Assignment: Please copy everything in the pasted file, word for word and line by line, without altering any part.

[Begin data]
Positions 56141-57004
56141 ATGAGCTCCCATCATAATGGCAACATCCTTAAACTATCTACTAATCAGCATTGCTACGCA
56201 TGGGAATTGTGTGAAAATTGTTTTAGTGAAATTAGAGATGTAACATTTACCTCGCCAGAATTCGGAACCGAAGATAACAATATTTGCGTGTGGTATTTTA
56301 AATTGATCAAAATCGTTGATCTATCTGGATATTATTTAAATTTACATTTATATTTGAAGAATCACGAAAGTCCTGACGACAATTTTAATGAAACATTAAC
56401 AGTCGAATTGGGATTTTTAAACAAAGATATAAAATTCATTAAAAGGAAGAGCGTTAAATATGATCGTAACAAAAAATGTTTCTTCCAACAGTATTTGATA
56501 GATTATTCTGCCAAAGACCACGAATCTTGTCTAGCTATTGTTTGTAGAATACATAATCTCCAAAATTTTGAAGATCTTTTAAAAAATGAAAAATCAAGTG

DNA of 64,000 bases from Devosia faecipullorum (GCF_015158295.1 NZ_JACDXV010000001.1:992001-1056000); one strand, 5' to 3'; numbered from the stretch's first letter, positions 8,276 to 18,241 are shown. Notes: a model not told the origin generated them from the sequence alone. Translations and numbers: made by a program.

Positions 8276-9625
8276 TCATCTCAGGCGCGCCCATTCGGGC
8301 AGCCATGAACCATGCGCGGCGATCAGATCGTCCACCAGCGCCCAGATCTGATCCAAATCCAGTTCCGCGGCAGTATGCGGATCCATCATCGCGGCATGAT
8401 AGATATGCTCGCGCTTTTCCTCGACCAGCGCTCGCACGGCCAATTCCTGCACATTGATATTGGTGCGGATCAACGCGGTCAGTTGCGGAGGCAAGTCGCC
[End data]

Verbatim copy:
Positions 56141-57004
56141 ATGAGCTCCCATCATAATGGCAACATCCTTAAACTATCTACTAATCAGCATTGCTACGCA
56201 TGGGAATTGTGTGAAAATTGTTTTAGTGAAATTAGAGATGTAACATTTACCTCGCCAGAATTCGGAACCGAAGATAACAATATTTGCGTGTGGTATTTTA
56301 AATTGATCAAAATCGTTGATCTATCTGGATATTATTTAAATTTACATTTATATTTGAAGAATCACGAAAGTCCTGACGACAATTTTAATGAAACATTAAC
56401 AGTCGAATTGGGATTTTTAAACAAAGATATAAAATTCATTAAAAGGAAGAGCGTTAAATATGATCGTAACAAAAAATGTTTCTTCCAACAGTATTTGATA
56501 GATTATTCTGCCAAAGACCACGAATCTTGTCTAGCTATTGTTTGTAGAATACATAATCTCCAAAATTTTGAAGATCTTTTAAAAAATGAAAAATCAAGTG

DNA of 64,000 bases from Devosia faecipullorum (GCF_015158295.1 NZ_JACDXV010000001.1:992001-1056000); one strand, 5' to 3'; numbered from the stretch's first letter, positions 8,276 to 18,241 are shown. Notes: a model not told the origin generated them from the sequence alone. Translations and numbers: made by a program.

Positions 8276-9625
8276 TCATCTCAGGCGCGCCCATTCGGGC
8301 AGCCATGAACCATGCGCGGCGATCAGATCGTCCACCAGCGCCCAGATCTGATCCAAATCCAGTTCCGCGGCAGTATGCGGATCCATCATCGCGGCATGAT
8401 AGATATGCTCGCGCTTTTCCTCGACCAGCGCTCGCACGGCCAATTCCTGCACATTGATATTGGTGCGGATCAACGCGGTCAGTTGCGGAGGCAAGTCGCC